If you’re reading any sort of performance magazine, like Truckin’, then there’s a good chance that you have a hard time leaving anything stock, or as-delivered from the factory. You like to personalize and customize your rides and we’re no different. Just because you bought a truck to tow things and haul cargo doesn’t mean that you can’t have it look the way you want.
We recently came across a tow rig that was begging to be dropped. It was already wearing a set of sporty Raceline 22-inch wheels with Falken low-profile rubber, but it needed the stance to match. After doing a bit of research, we found that there didn’t seem to be a whole lot of three-quarter-ton lowering kits on the market, and basically none that were specific to our 2000 GMC Sierra C2500 classic Crew Cab truck. Chances are, however, that your 2500-series pickup utilizes many of the same components as its bigger 3500 brethren. And there are plenty of kits for those.
To accomplish our lowered stance, we went to DJM Suspension, who has been dropping trucks for a few decades. The folks there know what they are doing, and the relative ease of installation of the company’s products showed this.
DJM offers two kits for your fullsize Chevy or GMC. There’s the nice and easy 3-4 drop that utilizes drop spindles with a hanger/shackle kit in the rear. If you need to mow the pavement with your front bumper, DJM has the Slam kit, which drops your ride 5 inches in the front and 7 inches in the rear. This is accomplished by using drop spindles and 2-inch lowering springs up front, with an axle flip kit out back.
We went with the 3-4 drop given the sizeable wheel/tire package that we were already using. For the front end, the prescription was a simple set of drop spindles and accompanying shock absorbers. Pull the factory parts off, mount the new spindle, and bolt the parts back on. The reward was instant the minute the wheels hit the ground.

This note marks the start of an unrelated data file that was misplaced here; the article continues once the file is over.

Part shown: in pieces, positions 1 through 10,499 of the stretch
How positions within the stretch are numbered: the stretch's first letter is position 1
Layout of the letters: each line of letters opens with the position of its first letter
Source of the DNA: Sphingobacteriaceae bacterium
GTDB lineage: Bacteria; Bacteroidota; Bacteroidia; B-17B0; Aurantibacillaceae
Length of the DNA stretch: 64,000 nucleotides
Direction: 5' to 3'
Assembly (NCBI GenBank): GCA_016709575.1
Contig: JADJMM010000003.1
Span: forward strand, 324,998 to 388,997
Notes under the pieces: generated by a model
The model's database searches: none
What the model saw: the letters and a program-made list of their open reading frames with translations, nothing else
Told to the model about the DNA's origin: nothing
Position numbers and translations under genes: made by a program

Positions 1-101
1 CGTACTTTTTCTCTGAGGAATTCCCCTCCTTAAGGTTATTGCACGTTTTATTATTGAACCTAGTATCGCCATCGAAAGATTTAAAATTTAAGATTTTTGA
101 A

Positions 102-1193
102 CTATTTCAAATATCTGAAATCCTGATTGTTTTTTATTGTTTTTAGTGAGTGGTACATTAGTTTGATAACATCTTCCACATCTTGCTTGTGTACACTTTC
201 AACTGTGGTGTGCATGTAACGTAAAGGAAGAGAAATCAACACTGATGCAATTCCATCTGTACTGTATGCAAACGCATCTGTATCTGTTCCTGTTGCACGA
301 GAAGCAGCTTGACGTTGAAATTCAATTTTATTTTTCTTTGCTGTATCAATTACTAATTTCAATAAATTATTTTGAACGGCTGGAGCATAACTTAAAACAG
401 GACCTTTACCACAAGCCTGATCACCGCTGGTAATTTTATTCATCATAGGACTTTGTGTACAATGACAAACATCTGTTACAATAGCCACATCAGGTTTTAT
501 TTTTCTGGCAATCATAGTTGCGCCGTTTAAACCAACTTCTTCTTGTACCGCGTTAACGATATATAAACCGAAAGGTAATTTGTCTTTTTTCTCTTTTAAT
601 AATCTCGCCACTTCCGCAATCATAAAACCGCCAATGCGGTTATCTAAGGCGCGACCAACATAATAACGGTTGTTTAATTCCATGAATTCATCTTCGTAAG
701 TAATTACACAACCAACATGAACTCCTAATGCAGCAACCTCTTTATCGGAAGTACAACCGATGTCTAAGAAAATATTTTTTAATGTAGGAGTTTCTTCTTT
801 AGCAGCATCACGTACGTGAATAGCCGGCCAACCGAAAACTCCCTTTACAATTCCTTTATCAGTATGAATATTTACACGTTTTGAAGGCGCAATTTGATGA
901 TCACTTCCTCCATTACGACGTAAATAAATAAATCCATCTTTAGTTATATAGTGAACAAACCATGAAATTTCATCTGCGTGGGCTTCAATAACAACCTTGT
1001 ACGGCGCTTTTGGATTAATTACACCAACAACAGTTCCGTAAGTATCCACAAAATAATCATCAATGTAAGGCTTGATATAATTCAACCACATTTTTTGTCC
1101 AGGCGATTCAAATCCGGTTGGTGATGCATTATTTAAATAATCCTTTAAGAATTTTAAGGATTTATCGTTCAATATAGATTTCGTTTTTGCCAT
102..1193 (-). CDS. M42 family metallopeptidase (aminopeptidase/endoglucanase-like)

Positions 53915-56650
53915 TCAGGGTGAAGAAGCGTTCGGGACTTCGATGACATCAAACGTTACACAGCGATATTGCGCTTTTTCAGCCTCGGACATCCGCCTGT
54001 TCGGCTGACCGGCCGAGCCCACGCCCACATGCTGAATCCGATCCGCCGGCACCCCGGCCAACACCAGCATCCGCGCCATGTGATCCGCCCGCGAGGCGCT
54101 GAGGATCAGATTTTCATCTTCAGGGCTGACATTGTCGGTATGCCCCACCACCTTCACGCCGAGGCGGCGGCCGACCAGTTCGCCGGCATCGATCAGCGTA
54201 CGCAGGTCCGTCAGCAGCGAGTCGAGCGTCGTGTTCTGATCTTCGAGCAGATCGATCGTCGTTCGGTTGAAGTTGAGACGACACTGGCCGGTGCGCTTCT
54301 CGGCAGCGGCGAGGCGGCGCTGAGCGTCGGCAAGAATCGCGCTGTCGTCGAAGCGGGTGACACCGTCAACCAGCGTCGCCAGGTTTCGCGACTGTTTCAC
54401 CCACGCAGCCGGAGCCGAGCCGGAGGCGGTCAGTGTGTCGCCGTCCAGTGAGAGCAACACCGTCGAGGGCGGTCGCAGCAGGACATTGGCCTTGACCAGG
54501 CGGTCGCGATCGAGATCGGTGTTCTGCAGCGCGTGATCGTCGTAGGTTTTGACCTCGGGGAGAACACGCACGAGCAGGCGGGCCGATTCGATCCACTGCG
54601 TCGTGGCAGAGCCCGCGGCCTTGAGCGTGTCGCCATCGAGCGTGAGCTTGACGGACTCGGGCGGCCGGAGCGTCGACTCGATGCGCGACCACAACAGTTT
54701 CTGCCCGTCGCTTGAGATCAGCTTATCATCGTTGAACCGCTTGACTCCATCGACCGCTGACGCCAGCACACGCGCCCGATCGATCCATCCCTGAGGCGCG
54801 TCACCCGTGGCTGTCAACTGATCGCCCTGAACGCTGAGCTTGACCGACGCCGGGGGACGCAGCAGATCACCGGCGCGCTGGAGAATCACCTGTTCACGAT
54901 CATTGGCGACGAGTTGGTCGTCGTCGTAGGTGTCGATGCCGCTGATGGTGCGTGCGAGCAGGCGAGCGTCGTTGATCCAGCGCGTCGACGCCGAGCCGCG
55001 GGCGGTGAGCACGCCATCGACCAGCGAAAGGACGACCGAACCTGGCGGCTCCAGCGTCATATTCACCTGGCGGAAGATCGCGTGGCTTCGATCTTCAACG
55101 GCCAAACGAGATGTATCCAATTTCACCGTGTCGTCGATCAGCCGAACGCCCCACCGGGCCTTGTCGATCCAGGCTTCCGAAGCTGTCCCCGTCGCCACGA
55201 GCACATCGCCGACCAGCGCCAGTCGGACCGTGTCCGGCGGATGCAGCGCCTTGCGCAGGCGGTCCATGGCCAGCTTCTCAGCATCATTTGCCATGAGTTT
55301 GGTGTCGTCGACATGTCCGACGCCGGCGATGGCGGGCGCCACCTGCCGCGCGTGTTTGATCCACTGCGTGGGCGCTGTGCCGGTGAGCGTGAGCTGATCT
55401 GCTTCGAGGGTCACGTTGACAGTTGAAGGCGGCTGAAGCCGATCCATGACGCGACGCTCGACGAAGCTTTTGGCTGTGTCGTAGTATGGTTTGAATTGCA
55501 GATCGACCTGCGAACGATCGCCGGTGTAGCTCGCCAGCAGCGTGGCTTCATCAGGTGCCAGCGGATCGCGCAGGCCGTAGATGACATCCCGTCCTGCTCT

Out back, the installation of hangers and shackles is a bit more involved, but equally rewarding. Removing the factory rivets that hold the stock spring hangers on is challenging, but with the right tools, more easily accomplished.
After setting the ride height to where we thought it should be, we looked at giving the back half of the truck a little support in the way of an air spring setup. Firestone Industrial Products has been in the air spring game a long time, and manufactures them for everything from tractor-trailers on down to your mini-truck.
In lowering your truck, you’re removing some of the factory rake or preload in the rear suspension that prevents the truck from buckling down when the payload hits the bed. Firestone’s Sport Rite air helper springs mount between the frame and the leaf springs to support the added weight and keep the load level.
With the truck lowered, you often don’t have the room between the two to fit an air spring, and that was the situation we ran into, so we went with the 2516 kit that mounts the air springs outside of the actual frame, but on top of the leaf spring. The kit retails for $300, and you can find the nearest Firestone distributor right on the company’s website.
One other thing you’ll want to consider is the weight rating of your tires. Though the rubber band-like profile looks great, oftentimes those sorts of tires are not rated to support a lot of weight. Our Falken Azenis tires barely met our self-imposed minimum of a 5,000-pound tow capacity, and we contemplated moving to something a bit more highly rated, but given the fact that we only tow occasionally, we’ll save the tire upgrade for the next time we need to purchase rubber.
That being said, there’s no reason why you can’t lower your three-quarter or one-ton truck and still deliver the payload that your truck is capable of carrying, so check out how we made it happen for our 2000 Crew Cab.